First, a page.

An Easy Trick to Do a Quick Sky Replacement In DaVinci Resolve 12.5

The fully-functioned timeline setup along with the impressive number of powerful, editing features makes DaVinci Resolve 12.5 even more appealing option for aspiring filmmakers, content creators and video editors alike. Now, whether you want to do either some basic chroma keying or tackle more advanced compositing tasks, Resolve 12.5 has got you covered.

In the following tutorial, the VFX artist, digital media specialist and instructor Ben Brownlee, will show us how you can easily replace a cloudy or overcast sky in your footage inside of DaVinci Resolve in no time. This tutorial will be also useful for those of you who are not quite familiar with using power windows, masking and editing in DaVinci Resolve 12 and Resolve 12.5 respectively.

Before you start isolating the flat sky in your video, you could optionally do a quick primary color correction if required. Then, create a new Serial Node and by selecting the Qualifier eyedropper just key the flat sky. You can do so by either clicking a pixel of the part of the image you want to isolate or by clicking and dragging across the whole sky.

To simplify the process even further, you can display only the highlights of your image by utilizing the Shift + H key combination. That way, it will be easier for you to evaluate and improve the key accordingly by tweaking the Hue, Saturation, and Luminance color components through the Qualifier controls.

If you don’t get the perfect key instantly, you can always create a power window to eliminate the color spills into the rest of your image (if there are any). Once you isolate the sky, you can either change its color if you want to or you can apply any other color correction or color grading adjustment.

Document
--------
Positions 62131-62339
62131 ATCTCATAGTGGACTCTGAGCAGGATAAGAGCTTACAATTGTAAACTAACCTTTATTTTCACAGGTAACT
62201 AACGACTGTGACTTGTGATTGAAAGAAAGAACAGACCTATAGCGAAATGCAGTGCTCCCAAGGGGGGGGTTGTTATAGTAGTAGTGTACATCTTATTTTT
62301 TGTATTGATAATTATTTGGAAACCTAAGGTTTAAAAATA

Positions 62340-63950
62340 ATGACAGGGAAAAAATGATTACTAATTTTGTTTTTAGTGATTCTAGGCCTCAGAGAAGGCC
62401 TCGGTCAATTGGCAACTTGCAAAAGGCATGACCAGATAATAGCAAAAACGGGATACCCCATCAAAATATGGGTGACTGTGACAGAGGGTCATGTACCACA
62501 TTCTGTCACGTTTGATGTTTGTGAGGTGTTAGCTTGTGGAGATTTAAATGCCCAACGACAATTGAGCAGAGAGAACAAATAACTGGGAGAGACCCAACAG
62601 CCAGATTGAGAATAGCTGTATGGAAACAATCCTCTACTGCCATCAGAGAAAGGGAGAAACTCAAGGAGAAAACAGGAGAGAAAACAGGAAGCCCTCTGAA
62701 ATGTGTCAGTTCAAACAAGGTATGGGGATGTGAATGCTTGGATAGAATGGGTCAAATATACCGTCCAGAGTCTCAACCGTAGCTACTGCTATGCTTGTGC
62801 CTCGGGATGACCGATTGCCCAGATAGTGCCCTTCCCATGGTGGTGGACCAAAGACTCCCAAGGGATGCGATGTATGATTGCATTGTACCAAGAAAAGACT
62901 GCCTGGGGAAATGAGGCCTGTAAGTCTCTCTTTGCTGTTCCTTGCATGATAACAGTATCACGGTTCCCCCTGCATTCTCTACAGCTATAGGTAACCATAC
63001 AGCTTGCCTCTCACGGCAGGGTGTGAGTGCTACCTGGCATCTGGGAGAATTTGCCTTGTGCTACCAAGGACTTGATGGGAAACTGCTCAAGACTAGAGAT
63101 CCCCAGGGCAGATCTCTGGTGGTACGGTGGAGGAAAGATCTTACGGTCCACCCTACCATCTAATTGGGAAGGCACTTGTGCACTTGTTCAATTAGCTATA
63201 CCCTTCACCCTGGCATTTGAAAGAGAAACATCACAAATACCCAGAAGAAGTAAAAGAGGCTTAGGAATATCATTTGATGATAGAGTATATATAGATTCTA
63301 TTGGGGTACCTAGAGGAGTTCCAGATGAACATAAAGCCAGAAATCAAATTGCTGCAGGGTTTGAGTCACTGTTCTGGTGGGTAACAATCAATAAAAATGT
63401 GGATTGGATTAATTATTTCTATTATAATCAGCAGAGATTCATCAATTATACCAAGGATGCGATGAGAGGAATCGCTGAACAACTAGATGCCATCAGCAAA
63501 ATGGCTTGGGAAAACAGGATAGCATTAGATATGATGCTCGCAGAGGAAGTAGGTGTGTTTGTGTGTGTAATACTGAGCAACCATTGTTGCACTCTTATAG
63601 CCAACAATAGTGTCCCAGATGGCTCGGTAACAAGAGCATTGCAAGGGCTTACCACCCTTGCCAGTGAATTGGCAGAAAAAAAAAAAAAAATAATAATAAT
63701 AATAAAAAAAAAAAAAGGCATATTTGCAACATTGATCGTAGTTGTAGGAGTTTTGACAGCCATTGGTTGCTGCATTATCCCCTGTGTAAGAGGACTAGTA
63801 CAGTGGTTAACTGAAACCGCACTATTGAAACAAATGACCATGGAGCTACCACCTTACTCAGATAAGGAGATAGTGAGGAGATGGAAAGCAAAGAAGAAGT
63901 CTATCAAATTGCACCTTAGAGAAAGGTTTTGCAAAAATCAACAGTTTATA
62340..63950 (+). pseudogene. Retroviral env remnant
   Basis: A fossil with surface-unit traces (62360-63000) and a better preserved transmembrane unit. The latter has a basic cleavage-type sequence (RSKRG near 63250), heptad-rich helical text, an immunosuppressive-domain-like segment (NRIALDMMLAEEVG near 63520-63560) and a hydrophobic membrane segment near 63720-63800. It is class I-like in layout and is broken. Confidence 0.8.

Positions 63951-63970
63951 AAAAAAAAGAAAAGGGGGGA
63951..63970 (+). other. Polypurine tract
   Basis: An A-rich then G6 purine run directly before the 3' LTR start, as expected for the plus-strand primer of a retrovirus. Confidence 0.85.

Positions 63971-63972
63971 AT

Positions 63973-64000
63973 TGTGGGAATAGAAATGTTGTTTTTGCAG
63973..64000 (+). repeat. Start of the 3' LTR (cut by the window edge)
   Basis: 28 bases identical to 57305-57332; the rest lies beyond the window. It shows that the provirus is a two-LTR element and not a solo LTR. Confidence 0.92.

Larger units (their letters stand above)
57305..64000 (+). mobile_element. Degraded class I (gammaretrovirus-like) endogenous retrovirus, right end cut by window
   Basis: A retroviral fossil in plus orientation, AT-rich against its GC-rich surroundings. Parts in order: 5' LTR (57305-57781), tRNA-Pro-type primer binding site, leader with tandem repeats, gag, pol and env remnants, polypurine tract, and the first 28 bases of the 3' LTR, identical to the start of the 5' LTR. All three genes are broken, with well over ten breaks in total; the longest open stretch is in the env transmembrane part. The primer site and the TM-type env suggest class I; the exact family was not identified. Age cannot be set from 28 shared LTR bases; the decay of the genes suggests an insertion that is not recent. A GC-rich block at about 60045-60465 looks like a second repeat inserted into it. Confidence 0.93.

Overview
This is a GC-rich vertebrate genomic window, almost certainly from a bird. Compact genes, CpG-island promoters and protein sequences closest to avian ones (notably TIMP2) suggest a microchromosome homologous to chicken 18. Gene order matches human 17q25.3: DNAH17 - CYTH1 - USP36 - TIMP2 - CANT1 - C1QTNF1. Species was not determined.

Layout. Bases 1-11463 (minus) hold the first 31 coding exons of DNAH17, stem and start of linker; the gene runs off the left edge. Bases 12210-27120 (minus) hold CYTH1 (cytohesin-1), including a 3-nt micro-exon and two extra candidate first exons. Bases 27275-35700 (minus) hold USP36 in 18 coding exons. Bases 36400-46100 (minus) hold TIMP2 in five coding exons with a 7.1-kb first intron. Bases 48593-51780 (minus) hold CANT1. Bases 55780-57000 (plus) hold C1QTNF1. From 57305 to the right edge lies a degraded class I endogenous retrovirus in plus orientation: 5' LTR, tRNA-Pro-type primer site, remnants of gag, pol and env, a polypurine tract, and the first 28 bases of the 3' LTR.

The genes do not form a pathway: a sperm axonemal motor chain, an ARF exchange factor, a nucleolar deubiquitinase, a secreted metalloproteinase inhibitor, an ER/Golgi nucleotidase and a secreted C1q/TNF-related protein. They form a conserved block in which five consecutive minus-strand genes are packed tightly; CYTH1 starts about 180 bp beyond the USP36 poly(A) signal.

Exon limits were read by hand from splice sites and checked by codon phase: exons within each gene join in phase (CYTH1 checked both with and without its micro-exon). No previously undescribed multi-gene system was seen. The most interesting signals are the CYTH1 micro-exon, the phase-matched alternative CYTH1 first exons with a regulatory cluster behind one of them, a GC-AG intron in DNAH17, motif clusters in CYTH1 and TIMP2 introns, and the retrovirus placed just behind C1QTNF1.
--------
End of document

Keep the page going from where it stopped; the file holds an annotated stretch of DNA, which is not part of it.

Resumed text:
After that, head over to the Color Page again and by right-clicking in the Node Editor select Add an Alpha Output. Now, if you feed the Alpha channel of your Key Node to the just created Alpha Output, the background plate footage placed below your main clip should become visible. Finally, in the Key palette invert the key image to get the proper looking composition as a final result.

You can also tweak the color correction parameters of your plate footage to match it perfectly with your main clip. In the end, you can also do further color corrections of the entire image by enabling the Timeline grade mode of the Node Editor and then creating a new Serial Node. Alternatively, if you don’t want to affect all the clips on your timeline you can select only the two videos and create a Compound Clip that later can be color graded as a separate clip.

Ultimately, if you want to learn more about color grading in DaVinci Resolve 12 make sure you check out some of the free resources by Alex Jordan in the 4KShooters’ Store. There, you will also find the insightful DaVinci Resolve 12 – Simplified Course that contains recent updates regarding the latest Resolve 12.5. The best part is that you can currently get the entire course for just $99.

[source: Digimedia Pros]

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